The LYAC seemed to be particularly torn when it came to the discussion on spoiled ballots. While many councillors felt that spoiling a ballot was an important statement, some still felt that it is preferable to pick a candidate, even if a voter does not fully agree with their policies, in the belief that politicians will not care about spoiled ballots. On the one hand, councillors argued that the current system dominated by a couple of parties needs reform, but on the other hand, there is a fear that failing to cast a vote in the system leaves a citizen without a voice that politicians will hear. It is a dilemma without a clear solution.

I also found the discussion on the relationship between media and politics particularly interesting. It is certainly true that media becomes the window through which we can see and create an understanding of what is going on in Canadian politics. It would be interesting to move beyond the private media conglomerates as our main conception of “media” and talk about the potential for citizen media and commentary. Being that we live in a time where many people (though certainly not all ) have access to basic camera hardware and Youtube, how can citizen media complicate the relationship between politics and media, which the LYAC has argued is an important relationship but can also involve bias and sensationalism?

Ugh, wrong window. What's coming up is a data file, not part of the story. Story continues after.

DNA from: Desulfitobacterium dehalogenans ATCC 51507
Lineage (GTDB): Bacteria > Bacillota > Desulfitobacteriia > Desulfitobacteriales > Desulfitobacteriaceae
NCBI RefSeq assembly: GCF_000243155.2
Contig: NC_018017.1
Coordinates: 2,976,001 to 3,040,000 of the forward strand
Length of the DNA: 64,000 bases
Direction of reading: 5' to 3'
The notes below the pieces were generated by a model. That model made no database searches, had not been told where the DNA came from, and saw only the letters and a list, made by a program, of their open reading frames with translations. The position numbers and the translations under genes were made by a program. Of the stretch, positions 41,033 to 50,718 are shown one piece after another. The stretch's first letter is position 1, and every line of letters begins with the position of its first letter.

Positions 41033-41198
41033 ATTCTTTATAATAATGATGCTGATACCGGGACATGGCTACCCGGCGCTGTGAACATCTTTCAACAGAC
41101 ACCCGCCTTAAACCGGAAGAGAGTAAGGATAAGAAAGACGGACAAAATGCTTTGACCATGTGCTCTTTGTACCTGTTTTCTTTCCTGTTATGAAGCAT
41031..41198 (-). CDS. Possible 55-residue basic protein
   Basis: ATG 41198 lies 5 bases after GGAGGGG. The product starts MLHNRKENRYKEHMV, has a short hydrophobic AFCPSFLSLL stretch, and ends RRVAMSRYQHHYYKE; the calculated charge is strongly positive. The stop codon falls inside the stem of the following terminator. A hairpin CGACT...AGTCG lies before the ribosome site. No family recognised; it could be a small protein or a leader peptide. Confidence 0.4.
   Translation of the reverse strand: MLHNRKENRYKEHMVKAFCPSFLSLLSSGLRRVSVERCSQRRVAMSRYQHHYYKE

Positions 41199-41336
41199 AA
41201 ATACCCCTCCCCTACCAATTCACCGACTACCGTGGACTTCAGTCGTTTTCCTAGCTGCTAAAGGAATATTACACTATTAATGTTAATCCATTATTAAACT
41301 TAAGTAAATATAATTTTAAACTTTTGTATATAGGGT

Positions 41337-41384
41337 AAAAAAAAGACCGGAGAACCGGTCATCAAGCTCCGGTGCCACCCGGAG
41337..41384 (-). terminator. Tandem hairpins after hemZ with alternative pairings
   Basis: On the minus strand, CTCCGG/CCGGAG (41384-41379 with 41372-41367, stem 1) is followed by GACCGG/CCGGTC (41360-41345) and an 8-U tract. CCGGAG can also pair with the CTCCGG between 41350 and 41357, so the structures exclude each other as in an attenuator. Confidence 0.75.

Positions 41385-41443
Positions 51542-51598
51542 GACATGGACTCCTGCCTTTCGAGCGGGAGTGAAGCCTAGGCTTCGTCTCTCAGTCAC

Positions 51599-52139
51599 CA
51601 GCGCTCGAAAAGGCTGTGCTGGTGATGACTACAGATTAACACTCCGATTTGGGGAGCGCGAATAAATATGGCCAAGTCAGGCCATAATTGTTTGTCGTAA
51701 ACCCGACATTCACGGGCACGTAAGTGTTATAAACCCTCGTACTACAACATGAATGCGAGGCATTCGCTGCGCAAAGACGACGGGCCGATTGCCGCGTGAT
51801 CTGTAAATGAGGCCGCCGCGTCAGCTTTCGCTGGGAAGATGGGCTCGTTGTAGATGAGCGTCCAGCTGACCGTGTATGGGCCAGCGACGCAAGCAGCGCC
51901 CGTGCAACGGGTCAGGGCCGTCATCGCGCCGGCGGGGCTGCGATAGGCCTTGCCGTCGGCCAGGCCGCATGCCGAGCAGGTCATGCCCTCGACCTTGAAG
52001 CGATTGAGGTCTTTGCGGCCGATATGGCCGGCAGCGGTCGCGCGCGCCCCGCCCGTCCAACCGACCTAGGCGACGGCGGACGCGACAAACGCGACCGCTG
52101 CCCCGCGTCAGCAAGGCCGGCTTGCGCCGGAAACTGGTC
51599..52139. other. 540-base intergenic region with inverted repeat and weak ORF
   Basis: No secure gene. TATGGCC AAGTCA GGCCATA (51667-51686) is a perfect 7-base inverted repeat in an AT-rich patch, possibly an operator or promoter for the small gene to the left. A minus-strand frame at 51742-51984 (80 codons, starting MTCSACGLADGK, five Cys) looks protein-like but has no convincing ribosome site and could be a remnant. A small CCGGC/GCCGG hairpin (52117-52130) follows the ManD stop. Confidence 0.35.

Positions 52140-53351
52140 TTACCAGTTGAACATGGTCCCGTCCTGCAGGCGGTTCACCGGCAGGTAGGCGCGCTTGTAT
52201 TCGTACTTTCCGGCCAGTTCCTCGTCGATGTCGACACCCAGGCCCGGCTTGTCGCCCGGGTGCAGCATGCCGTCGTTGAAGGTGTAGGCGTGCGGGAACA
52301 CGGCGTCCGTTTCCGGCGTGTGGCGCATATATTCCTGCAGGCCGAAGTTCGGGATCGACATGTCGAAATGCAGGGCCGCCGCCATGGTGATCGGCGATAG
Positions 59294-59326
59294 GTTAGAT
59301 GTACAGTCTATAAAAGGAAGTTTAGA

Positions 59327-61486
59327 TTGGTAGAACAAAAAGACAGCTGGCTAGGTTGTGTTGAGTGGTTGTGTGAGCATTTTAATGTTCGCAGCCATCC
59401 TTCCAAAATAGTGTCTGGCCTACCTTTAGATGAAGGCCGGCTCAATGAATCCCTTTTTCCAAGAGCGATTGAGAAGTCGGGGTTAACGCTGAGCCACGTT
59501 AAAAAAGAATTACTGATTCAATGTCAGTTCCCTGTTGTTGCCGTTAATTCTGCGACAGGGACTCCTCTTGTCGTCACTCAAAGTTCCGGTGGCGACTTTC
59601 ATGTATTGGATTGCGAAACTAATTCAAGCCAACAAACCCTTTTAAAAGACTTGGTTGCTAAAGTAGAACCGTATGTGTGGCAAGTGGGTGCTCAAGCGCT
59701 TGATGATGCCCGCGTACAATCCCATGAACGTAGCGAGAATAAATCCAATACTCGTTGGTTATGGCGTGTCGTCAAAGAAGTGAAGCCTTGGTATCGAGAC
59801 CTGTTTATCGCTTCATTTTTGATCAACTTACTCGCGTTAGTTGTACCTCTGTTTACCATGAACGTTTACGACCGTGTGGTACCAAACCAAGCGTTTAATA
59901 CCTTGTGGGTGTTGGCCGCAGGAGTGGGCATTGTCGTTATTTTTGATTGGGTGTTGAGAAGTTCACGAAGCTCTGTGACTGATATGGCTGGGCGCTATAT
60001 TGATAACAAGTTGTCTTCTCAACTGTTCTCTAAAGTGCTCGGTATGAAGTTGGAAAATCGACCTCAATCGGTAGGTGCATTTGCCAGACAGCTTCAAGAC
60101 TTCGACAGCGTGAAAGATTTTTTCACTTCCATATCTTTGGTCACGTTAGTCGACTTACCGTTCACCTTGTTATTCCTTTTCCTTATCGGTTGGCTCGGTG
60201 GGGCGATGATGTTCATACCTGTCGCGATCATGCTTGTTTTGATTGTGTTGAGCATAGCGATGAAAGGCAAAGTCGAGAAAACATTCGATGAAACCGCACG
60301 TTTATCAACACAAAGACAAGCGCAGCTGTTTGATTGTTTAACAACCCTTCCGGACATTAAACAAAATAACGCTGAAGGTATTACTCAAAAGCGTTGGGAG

Things We Still Need to Learn

 

  • What are some specific reasons people have for spoiling ballots?
  • What have politicians said about spoiled ballots? Do they really ignore these voters or are there examples of outreach that we can find?